I can't quite put a finger on what this reminds me of — other than something someone would paint. But it is, in fact, a photo, taken in Namibia by Frans Lanting for a story in National Geographic's June issue.
Lanting explains how he did it in a Nat Geo Q&A:
It was made at dawn when the warm light of the morning sun was illuminating a huge red sand dune dotted with white grasses while the white floor of the clay pan was still in shade. It looks blue because it reflects the color of the sky above. ... The perfect moment came when the sun reached all the way down to the bottom of the sand dune just before it reached the desert floor. I used a long telephoto lens and stopped it all the way down to compress the perspective.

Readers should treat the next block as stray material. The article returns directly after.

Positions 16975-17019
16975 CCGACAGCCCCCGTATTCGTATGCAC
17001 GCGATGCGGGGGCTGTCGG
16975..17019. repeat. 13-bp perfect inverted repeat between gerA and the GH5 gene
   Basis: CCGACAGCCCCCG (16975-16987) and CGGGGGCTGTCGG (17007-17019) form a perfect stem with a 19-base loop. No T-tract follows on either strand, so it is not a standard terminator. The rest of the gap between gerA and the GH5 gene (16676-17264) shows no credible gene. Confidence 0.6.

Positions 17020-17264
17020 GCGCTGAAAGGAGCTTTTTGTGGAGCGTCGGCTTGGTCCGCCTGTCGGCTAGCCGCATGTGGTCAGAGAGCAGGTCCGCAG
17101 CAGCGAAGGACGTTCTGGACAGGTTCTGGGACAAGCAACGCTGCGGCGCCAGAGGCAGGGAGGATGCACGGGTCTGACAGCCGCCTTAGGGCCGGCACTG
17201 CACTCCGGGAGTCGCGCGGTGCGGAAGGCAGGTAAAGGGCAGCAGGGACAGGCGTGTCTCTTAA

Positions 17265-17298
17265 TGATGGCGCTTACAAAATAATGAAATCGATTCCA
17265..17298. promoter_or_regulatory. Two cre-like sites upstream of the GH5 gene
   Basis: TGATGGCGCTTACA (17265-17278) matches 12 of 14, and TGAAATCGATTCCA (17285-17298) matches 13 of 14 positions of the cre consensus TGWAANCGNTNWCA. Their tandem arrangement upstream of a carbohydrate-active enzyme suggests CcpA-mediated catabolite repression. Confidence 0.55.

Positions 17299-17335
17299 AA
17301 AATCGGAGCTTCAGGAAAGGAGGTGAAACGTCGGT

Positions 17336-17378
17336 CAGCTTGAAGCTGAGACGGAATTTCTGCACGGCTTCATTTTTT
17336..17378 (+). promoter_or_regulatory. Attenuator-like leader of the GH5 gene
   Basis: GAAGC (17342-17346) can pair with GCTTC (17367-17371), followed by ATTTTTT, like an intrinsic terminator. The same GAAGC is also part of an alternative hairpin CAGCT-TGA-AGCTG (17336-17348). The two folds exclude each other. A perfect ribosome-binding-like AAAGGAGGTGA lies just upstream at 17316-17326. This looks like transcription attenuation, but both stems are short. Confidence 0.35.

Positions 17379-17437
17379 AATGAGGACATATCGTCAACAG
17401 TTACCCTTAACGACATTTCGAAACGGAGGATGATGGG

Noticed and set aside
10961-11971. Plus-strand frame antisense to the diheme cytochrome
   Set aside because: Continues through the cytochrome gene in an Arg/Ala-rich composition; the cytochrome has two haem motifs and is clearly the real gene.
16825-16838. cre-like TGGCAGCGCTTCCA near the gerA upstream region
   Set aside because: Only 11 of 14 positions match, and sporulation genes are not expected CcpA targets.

Here's what the scene looks like from a wider vantage point.
The magazine story is about how, after gaining independence in 1990, Namibia became "one of the world's first nations to write environmental protection into its constitution." Today, nearly half of Namibia is set aside as park land. Lanting's photos show flourishing coastal parks and the animals they protect.